At the end of the XIX and the beginning of the XX centuries San Marino showed signs of grave economic difficulties; the determining factors were not only the demographic incrementation of its population and thegap between agricultural and industrial development but also the realization of new roads and the favorable economic conditions of overseas countries.
The logical consequences of this situation are increased unemployment and emigration.
Even the small Republic of San Marino faced the drama of entire families being uprooted; this humane disaster inevitably followed this phenomenon. During the second half of the 1800’s, emigration took on a more local form, with seasonal movements, prevalently towards Tuscany, Rome, Genoa and Trieste; however, around the end of the century, the first permanent migrations of entire families to the Americas (United States, Argentina and Uruguay) and to Greece, Germany and Austria took place.
This phenomenon lasted up to the 1970’s, slackening off during the First World War and accelerating during the Fascist period in Italy. As a result, even today there are still large concentrations of San Marino citizens residing in foreign countries, above all, in the United States, in France and in Argentina. There are more than 15,000 San Marino citizens spread throughout the world!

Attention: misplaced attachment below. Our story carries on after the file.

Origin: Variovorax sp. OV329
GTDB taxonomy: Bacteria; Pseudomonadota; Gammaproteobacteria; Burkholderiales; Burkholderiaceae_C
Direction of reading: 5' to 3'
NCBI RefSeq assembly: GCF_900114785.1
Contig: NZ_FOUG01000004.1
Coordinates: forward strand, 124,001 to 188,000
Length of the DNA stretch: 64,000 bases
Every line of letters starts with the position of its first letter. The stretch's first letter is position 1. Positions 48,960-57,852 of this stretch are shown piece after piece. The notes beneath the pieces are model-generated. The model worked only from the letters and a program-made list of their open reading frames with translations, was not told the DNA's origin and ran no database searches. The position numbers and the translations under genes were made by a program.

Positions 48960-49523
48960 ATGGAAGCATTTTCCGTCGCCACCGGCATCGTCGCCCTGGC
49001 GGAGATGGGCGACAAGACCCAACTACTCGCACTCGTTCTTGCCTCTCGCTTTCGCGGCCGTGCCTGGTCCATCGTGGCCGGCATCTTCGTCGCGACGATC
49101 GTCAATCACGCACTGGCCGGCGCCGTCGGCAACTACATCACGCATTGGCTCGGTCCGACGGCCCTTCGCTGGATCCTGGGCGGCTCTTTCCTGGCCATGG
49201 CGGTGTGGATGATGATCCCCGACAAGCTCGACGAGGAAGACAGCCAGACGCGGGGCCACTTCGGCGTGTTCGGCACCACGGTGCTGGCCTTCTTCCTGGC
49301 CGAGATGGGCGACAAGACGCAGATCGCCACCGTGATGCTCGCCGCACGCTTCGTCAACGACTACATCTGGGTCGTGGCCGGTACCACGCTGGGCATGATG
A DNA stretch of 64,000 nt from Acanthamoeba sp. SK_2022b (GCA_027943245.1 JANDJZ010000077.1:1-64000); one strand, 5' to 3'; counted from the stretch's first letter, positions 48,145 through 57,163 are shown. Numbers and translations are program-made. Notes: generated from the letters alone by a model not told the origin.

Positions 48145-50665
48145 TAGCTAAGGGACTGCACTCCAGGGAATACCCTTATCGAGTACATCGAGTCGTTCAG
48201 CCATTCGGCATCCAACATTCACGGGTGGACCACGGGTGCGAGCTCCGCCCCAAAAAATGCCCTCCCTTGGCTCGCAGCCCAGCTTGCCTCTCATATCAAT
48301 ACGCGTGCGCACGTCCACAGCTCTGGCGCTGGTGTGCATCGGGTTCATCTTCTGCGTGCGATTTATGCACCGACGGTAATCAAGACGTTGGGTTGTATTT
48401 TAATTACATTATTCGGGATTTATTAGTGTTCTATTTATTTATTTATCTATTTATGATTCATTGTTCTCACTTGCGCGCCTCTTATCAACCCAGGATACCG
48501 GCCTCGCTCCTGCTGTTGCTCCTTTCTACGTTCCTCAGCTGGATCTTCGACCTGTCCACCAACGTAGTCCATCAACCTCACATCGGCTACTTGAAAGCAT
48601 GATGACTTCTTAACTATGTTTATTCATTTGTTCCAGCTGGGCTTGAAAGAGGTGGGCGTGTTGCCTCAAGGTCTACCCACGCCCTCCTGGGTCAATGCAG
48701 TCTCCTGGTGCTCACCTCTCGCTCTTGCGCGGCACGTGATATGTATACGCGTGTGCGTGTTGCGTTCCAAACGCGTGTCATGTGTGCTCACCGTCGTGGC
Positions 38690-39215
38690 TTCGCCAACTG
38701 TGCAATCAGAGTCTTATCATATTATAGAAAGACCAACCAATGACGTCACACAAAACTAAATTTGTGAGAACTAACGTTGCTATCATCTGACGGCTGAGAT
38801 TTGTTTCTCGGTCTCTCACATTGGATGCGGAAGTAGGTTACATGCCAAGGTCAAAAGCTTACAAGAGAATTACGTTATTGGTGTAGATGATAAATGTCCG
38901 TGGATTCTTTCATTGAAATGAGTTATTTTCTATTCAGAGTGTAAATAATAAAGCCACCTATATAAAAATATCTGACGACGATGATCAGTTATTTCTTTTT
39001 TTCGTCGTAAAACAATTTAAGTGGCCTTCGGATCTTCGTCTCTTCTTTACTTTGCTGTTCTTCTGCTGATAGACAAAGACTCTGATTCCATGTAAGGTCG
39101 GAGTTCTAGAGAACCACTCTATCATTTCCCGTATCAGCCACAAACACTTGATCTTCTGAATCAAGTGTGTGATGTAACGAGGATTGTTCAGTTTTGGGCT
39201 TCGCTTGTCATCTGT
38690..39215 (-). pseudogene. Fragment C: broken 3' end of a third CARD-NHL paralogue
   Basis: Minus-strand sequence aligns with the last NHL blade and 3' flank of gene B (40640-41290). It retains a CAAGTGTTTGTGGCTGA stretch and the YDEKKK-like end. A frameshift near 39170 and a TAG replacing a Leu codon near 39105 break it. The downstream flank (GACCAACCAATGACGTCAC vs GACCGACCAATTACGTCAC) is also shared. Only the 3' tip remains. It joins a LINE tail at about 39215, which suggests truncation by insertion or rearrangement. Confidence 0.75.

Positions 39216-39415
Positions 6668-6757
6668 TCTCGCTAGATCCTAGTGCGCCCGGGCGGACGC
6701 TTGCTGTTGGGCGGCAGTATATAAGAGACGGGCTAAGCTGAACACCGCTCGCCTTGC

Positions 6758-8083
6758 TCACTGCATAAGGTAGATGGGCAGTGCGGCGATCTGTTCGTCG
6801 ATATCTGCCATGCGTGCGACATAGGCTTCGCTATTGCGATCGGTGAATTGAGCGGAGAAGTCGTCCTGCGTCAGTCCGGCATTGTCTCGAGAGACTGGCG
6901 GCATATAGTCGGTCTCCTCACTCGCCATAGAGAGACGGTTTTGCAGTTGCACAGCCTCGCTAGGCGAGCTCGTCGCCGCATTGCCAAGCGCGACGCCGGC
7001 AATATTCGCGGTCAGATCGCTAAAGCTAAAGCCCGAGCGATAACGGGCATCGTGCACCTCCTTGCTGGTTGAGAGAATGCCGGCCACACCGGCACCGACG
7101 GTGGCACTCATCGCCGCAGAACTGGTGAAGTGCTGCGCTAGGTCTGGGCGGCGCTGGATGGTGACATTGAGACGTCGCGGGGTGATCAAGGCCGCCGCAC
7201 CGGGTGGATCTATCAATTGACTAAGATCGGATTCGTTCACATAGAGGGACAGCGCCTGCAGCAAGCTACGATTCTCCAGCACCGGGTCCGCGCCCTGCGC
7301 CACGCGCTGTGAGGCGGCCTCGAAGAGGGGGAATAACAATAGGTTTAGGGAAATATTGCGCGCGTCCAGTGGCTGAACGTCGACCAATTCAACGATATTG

An important turning-point in the political and social life of the country took place on March 25, 1906, the day when the Arengo was once again convened in the Church; the heads of the families reunited were 805, out of 1054. Each head of family received a ballot which contained two questions: the first, if the Government of San Marino should be headed by a Principal and Sovereign Council; the second, if the number of members of the Council should be proportionate between the city population and the rural population. This was the first attempt to carry out a referendum. In the past, similar attempts were made but without results (one of the main opponents to the oligarchic regime, Pietro Franciosi, comes to mind). In the same year a second referendum took place on May 5th dealing with the first electoral laws and on June 10th the first political elections in San Marino’s history resulted in an overwhelming victory of the democratic forces.